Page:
Writing a life story

By Jerri Strozier | Apr 16, 2014

Just as there are storytellers in the world, I am a story listener. Stories are everywhere and all around us, but in our rush of busyness, we seldom stop to hear them. They let us inside the world of another person. They remind us we are similar and different at the same time.

Older adults should all be writing their stories down, leaving these as their legacy. It can seem a daunting task, but should not be. Writing is a craft. Gifted writers can write like birds can fly — their words soar and take us places. But I have seen ordinary people, non-writers, tap into the same wellspring of power.

Within a few pages I have observed the writer get lost while the story is found and takes shape and is born in its entirety, perfectly balanced, believable. Their authenticity resonates, strikes a chord in the reader and offers deep refreshment. Good writing especially happens as people age and reflect back upon their lives. Why is this?

Dr. Gene Cohen, author of "The Mature Mind," notes that telling one’s story is part of the process of growing old, of looking back and making sense of one’s life, while continuing the process of discovery and change.

He shows that in spite of the problems that accompany aging, older adults often improve in their overall performance of living and that their intelligence continues to develop and grow. His conclusion is that time and experience work a sort of magic that results in mature thinking. We know it as wisdom.

How does one begin to tell his/her own life story? In my experience, the writing process doesn’t need writing prompts or books with questions, just commitment, courage and a chunk of time consistently spent in the endeavor.

Over a decade ago, at the same time I began leading writing groups for older adults, I got chickens. My little backyard flock has generously volunteered to share how to write a life story.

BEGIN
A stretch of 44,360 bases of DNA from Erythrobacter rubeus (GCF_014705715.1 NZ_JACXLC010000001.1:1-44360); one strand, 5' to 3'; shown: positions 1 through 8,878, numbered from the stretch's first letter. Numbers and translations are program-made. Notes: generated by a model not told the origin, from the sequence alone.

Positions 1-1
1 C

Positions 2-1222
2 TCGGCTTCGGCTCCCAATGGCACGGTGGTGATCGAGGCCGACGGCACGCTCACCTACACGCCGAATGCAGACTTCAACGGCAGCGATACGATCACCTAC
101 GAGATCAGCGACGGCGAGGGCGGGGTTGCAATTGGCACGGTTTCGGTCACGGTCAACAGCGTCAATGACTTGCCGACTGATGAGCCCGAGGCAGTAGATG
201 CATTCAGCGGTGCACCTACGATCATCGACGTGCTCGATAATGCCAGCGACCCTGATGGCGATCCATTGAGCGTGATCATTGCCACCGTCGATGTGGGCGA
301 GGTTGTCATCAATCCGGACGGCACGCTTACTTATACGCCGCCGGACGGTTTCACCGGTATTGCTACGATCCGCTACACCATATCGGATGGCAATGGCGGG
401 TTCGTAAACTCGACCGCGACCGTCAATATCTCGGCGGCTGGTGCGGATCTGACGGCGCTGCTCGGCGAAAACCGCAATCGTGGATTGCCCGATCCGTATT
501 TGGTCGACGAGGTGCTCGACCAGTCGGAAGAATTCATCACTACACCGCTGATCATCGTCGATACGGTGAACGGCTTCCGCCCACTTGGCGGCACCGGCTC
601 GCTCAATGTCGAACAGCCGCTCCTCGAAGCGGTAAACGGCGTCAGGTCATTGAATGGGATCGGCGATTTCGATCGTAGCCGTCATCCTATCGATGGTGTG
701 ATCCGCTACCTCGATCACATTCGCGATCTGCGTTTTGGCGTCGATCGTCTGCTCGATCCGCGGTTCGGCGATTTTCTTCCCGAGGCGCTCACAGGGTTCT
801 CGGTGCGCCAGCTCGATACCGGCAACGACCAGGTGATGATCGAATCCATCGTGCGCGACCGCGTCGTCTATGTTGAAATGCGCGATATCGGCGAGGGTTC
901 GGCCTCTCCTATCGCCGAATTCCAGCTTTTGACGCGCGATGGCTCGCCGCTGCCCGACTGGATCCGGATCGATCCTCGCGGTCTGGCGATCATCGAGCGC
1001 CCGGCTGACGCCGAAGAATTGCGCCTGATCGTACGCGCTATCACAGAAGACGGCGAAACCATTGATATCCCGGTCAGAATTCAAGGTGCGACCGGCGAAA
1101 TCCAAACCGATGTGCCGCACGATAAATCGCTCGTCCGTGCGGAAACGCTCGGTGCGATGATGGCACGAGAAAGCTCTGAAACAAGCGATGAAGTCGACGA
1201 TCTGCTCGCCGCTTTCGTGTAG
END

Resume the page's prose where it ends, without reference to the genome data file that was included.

The best things in life have humble beginnings. Start small. Write the story the day holds for you. The energy of that story is like an egg waiting to be hatched. Try sitting with it. Listen to what it has to say, write down your memories, or share them with someone who can write them for you.

Just like this little chick who will grow over time, simply begin with a cheep. Don’t worry about the order – that will come later. The important thing is to begin.

It is only natural to want to show our best face in public, but hold back from too much gloss. Keep the gritty part. Living isn’t easy. We are going to get dirty; it’s a fact of life. Be generous in sharing the whole truth. Reveal it; then shake it off. It is good animal nature to do so.

You can’t include everybody, but choose the ones who meant the most and tell how they shaped your life. There is very little we’ve done all by ourselves. Give credit where it is due. Friendships are what get us through. Share the love.

You’ve earned your bragging rights. Crow a little! Explain how you accomplished a feat by showing what you overcame. I met a man who had made good, and his family warned me it was his only story (they rolled their eyes). I sat down with him and listened with fresh ears, then asked some questions.

He took a new angle never before told: immigrant parents speaking broken English with no formal education and thinking his best hope would be to sell groceries. He exclaimed, “I showed the world that I was more!”

Finally, someone had listened to how far he’d come and what he had overcome, saw his determination, understood his courage. Then his pride shifted to include his heritage. He let the old story go and moved on to new ones. Everyone crowed along with him.

In the decade I’ve spent helping people write their stories, I have been impressed at the variety, the originality and the way they chronicle change. History is conveyed through everyday eyes, yet there is nothing common about stories told when the scale of history comes from the one you love. And no two eggs are alike.

There is nothing so permanent as words on a page to reveal who we are and to chronicle our journey. The value of the pursuit is held by the writer, but the gift is for the beloved.

Our passion in life is the legacy that will outlive all others. Share the memories of yourself, and also share the observations of what we cherish in those we care about. Love is the eternal gift and is indeed indestructible.

Jerri Strozier of Asheville turns stories into books. You can check out her work and find out more at www.lifestoriesinc.com

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